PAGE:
God has taken the time to know His creation intimately and understands everything about His people. There is not an action we have done or will do that could surprise Him.
David begins Psalm 139 by calling out to God: O Lord. The word Lord that David uses is the Hebrew word Yahweh, which is the proper name of God, taken from the name He gave Himself when Moses asked His name. It means “to exist.” God is the essence of existence. When Moses asked God His name, He answered “I AM WHO I AM” (Exodus 3:14). David is specifically speaking to this God, the one who simply IS, existing outside of space and time. He has been, is, and always will be.
David marvels how this God, who is the essence of existence, has searched me and known me. He is intimately acquainted with our actions (when we sit down and rise up). This picture of extremes, sit down and rise up, includes everything in between. In other words, God knows all about our every activity. He also knows our thoughts (understand my thought from afar), our plans (my path), and our habits (my lying down; all my ways). There is nothing we think, say, or do that God does not know about at an intimate level.
The Hebrew word translated known in the phrase searched me and known me is used in Genesis to describe sexual intercourse between Adam and Eve (Genesis 4:1). The picture here is that God knows us completely, intimately, from the deepest part of our soul to the hairs on our head. He also knows us at all times, no matter what we are doing.
He sees the actions everyone else sees, and also the ones they don’t see. He knows the thoughts that cross our mind, and the thoughts we choose to dwell upon. He pays special attention to our path and the way we make it. Regarding God’s total knowledge of everything, David writes You understand and You scrutinize all that we think and do. God is intimately acquainted with us. David is painting a picture of a very personal God—one who pays attention to the individual details of the lives of every person He created.
However, God is not confined to just knowing about things that are happening or have happened in our lives. Yahweh, who exists both inside and outside of time, is omniscient (all-knowing) because He is able to have all knowledge, outside of its chronology. Thus, even before there is a word on my tongue, God already knows it.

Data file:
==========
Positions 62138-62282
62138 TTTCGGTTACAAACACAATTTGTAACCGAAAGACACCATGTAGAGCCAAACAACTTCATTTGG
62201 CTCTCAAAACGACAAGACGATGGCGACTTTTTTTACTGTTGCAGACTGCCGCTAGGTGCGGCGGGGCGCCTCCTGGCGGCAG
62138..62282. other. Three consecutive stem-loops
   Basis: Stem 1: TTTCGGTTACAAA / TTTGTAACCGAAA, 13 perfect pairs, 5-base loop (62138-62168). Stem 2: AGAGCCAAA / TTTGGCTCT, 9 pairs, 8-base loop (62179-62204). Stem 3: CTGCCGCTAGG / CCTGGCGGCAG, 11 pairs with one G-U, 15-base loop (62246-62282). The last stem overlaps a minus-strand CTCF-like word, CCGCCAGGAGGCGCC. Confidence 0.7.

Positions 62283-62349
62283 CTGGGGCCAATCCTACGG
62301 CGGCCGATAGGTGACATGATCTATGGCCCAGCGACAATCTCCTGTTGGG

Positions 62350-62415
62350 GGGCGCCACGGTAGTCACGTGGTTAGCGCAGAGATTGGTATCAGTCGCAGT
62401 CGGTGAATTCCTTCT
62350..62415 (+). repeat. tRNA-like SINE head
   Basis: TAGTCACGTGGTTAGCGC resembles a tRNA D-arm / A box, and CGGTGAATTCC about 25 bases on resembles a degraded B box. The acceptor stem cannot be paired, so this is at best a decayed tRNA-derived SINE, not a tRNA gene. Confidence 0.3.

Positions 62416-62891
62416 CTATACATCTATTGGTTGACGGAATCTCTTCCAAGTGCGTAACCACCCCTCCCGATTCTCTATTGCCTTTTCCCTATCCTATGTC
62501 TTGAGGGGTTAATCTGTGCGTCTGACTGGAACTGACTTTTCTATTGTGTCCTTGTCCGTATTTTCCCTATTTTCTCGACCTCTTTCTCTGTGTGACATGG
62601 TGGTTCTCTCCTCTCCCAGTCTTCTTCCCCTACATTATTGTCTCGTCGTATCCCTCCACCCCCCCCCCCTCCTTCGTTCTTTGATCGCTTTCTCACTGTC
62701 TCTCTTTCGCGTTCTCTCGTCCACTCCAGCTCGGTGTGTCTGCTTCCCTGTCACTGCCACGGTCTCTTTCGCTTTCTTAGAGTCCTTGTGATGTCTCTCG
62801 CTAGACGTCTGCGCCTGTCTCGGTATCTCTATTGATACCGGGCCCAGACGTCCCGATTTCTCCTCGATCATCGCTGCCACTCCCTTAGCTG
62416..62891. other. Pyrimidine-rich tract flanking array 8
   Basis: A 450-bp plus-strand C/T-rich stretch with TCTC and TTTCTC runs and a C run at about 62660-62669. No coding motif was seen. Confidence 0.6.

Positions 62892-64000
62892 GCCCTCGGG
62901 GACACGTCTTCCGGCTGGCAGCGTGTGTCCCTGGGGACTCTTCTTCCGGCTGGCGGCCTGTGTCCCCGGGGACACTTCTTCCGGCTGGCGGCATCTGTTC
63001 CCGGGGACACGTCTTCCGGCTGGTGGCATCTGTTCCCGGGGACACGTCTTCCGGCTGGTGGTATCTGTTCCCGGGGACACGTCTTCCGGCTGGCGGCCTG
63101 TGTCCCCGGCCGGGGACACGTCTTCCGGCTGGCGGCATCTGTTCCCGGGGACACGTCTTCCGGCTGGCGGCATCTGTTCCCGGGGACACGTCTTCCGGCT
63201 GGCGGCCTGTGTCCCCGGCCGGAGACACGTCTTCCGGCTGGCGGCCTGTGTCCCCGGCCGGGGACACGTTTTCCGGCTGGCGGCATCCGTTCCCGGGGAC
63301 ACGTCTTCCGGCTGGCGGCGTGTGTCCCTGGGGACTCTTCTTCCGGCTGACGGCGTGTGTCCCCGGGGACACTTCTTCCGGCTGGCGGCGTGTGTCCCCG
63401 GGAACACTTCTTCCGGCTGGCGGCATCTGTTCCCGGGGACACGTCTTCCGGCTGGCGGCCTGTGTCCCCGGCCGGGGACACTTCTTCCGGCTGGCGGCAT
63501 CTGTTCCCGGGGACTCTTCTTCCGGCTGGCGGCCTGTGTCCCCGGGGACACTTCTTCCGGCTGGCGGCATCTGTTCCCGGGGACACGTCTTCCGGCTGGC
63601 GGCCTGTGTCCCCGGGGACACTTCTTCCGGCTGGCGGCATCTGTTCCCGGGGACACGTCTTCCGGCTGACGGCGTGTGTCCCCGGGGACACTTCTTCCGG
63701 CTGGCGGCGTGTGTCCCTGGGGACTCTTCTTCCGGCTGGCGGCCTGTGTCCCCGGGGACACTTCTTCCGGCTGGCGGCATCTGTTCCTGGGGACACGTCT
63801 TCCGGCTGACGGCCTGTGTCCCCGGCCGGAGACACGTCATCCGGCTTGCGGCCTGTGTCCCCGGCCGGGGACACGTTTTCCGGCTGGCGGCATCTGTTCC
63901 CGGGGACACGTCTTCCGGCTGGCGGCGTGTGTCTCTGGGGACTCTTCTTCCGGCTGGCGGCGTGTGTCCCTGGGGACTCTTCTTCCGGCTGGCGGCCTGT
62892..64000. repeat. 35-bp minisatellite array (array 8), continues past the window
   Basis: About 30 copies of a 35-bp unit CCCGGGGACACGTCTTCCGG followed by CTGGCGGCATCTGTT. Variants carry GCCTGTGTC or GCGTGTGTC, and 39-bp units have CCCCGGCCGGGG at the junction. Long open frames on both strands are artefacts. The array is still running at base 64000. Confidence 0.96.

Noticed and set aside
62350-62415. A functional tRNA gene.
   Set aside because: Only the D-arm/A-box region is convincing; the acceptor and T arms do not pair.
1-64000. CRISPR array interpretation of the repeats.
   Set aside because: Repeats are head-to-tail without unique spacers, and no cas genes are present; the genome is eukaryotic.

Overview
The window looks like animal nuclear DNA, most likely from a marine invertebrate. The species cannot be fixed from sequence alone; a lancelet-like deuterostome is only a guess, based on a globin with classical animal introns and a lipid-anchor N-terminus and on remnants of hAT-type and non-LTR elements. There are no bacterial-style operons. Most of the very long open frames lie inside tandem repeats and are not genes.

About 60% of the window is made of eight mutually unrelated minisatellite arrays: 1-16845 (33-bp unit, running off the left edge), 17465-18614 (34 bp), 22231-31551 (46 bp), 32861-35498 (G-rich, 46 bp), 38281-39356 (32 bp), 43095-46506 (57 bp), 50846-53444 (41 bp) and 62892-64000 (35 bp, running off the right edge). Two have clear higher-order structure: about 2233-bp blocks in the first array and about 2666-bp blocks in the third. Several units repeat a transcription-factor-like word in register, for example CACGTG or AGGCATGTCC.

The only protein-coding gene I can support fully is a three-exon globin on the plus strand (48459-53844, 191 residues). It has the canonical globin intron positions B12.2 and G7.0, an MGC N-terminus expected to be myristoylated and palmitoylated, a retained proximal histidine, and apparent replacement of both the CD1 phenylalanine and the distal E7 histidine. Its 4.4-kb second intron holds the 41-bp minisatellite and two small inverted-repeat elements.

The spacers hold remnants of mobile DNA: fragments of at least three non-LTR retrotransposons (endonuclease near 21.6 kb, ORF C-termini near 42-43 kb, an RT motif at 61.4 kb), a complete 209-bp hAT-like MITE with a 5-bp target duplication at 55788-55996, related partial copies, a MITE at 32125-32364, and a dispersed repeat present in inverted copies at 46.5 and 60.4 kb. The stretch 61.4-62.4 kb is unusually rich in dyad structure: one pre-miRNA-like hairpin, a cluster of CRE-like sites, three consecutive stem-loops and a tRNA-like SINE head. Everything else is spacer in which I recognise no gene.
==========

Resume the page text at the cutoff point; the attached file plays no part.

This means that there is nothing we can do that surprises God or that is not already known by Him. This means that His love is entirely unconditional, because He already knows everything we will do. Notwithstanding, God chooses to love each of us, and the entire human race (John 3:16). Even though God knows so much about us, He still chose to love us and pursue us.
It’s important to note that God’s knowledge of what we will do does not mean that we do not have responsibility in our choices. Because time does not confine God’s knowledge or existence, He is able to know about all things, even before they happen. However, that does not mean our choices are not real. In order for us to be deserving of praise or blame in our actions, we have to be held responsible for our choices.
We are given the stewardship of our choices, so that we can actively choose to obey or disobey God (Genesis 2:16-17). However, since God made all things and is over all things, He has simultaneous knowledge about all things and He foreknows what we will do. This foreknowledge exists outside of chronological time, permitting God to know about the past, present, and future at the same time. Thus, there is nothing that happens that was not already foreknown by God. We can be reassured that the choices we make are entirely our own, but God knows it all and has chosen to love us anyway.
For the choir director. A Psalm of David.
1 O Lord, You have searched me and known me.
2 You know when I sit down and when I rise up;
You understand my thought from afar.
3 You scrutinize my path and my lying down,
And are intimately acquainted with all my ways.
4 Even before there is a word on my tongue,
Behold, O Lord, You know it all.
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